Community spirit may not have a part to play in how services are provided, but I was attempting to make the point that, (in my opinion) Fair isle is a community that gets on with what it has and does not seek an unfair or disproportionate piece of the pie.

    As an investment in a community like Fair Isle, and for the wider Shetland economy; is £1.5 million value for money over the lifetime of the building? I’m no expert but I’d whole heartedly say so!

    Reply
  7. W Conroy

    I don’t actually grudge Fair Isle their new bird observatory, I just pointed that out as you said that Fair Isle received “substantially less assistance as many other communities in Shetland” – £1.5 Million seems to me to be quite a large amount of assistance from the council.

    I am glad they received the funding though. As you pointed out many people visit Shetland just to visit Fair Isle and it is good that the proper provisions are there to accommodate them. So much money is wasted on silly projects (Bressay bridge/tunnel springs to mind) it’s nice to see the money go to something worthwhile!

    I have to admit that I do think the full cost of £4 million was a heck of a lot of money to be spent on a building for looking at birds though! Just like in other projects (not just in Shetland but across the whole of the UK) the costs of construction seems to be reaching insane proportions…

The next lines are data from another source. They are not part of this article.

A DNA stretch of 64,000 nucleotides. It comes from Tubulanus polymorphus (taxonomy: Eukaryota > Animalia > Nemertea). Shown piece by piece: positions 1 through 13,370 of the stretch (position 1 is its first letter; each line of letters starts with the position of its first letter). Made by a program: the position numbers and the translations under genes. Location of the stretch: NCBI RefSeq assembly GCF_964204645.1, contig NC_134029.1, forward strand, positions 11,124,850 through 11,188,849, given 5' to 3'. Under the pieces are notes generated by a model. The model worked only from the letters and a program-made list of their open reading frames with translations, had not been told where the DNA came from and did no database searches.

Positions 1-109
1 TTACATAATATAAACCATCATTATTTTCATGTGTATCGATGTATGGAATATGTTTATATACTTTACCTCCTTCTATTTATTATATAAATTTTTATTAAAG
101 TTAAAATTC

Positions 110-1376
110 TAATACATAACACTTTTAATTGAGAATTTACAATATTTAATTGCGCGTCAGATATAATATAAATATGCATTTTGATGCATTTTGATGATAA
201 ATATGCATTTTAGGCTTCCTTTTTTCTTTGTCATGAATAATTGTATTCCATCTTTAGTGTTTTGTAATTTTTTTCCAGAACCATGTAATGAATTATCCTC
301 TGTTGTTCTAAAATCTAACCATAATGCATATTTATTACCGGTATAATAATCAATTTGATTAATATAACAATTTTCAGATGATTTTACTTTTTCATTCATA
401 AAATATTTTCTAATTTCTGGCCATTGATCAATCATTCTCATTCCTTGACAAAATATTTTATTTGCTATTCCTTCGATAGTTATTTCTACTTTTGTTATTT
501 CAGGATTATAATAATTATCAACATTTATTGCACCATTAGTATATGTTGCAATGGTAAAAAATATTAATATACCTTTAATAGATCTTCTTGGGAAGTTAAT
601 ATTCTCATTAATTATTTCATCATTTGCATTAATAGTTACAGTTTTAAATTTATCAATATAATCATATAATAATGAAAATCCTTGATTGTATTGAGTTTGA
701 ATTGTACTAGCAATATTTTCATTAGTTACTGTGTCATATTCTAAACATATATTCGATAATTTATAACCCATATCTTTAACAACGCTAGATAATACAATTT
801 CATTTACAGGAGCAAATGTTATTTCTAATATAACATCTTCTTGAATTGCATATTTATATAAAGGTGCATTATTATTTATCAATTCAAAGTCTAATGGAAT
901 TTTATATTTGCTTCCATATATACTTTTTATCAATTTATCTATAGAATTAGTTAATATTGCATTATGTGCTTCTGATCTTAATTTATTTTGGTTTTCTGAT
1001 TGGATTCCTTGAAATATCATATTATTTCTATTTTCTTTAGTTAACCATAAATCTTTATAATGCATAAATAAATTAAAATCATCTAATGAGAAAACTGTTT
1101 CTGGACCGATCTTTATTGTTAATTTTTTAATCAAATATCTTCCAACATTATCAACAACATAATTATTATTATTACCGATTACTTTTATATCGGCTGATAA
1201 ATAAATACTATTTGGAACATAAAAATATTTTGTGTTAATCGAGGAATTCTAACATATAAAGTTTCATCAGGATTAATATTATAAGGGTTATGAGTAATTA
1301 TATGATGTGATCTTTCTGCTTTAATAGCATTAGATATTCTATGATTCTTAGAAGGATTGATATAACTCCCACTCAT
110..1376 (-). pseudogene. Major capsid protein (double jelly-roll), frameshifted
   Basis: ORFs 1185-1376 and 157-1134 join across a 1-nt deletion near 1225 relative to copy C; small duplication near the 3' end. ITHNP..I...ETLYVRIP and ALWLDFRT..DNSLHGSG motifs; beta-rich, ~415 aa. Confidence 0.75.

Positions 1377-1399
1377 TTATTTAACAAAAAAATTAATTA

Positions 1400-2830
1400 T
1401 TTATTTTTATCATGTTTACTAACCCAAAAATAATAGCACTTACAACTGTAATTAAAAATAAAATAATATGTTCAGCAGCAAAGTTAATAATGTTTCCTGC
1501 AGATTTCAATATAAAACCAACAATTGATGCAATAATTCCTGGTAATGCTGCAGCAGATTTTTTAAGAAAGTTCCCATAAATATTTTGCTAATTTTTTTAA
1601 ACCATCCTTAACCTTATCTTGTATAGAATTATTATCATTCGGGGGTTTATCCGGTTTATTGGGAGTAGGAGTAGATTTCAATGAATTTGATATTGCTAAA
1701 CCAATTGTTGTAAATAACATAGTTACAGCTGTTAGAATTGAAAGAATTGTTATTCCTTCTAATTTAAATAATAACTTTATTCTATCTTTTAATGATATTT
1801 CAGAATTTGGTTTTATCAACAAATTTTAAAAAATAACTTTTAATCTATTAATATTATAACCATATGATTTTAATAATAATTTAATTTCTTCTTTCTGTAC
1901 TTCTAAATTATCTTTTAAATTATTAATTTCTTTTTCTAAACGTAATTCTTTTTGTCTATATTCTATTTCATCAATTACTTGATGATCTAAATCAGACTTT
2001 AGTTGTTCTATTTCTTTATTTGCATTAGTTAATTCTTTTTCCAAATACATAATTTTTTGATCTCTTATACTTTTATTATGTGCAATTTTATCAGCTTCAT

Reply
  8. Derick Tulloch

    Lerwick: a far away place of which we keen little and care not a fig for
    Motto: it’ll be on da boat on Tuesday (i.e. never)

    Full marks to the Sinclair clan for the laugh anyway! Hey, wait a meenit… you’re no related to the Earl of Chipping Norton are you?

    Reply
  9. I made my home in Fair Isle 18 years ago. It seemed like a radical step to many of my ‘Sooth’ friends. They questioned, “How will you survive? There are no pubs, swimming pool, cinema, restaurants, shopping centre, resident doctor, dentist, bank, garage, theatre, coffee shops, galleries, trains, buses, sports centre ….” the list went on and on!! But it was my choice, because the things that matter to me are here.

    My concern is that those ‘things’; a vibrant, hard working, welcoming community; my livelihood and ability to provide hospitality, share knowledge and contribute to Shetland’s tourism and textile industries, may be under threat due to ill considered Council cuts, that will prove to save little, and have a disproportionate negative impact, far beyond the isle itself. (I speak for myself, but know others have the same, if not greater, concerns).

    A large percentage of Fair Isle’s visitors come via Shetland, they are doubly important people to the sustainability of Shetland’s tourism industry. Each one of them, having received the best possible attention, can become lifetime ‘Shetland Promoters’ and take a positive message, often across the world, as effectively as any advertising campaign. It does not make sense to cut the services we have on a community level because, they have always been minimal, lifeline, and have not developed apace with many other areas. (e.g. the max. number of people who can arrive or depart Fair Isle, by scheduled public transport, on the busiest ‘tourism’ day of the week, i.e. Sats. from May to Sept., weather permitting, is 26, less than one ‘equivalent bus’ full of folk.)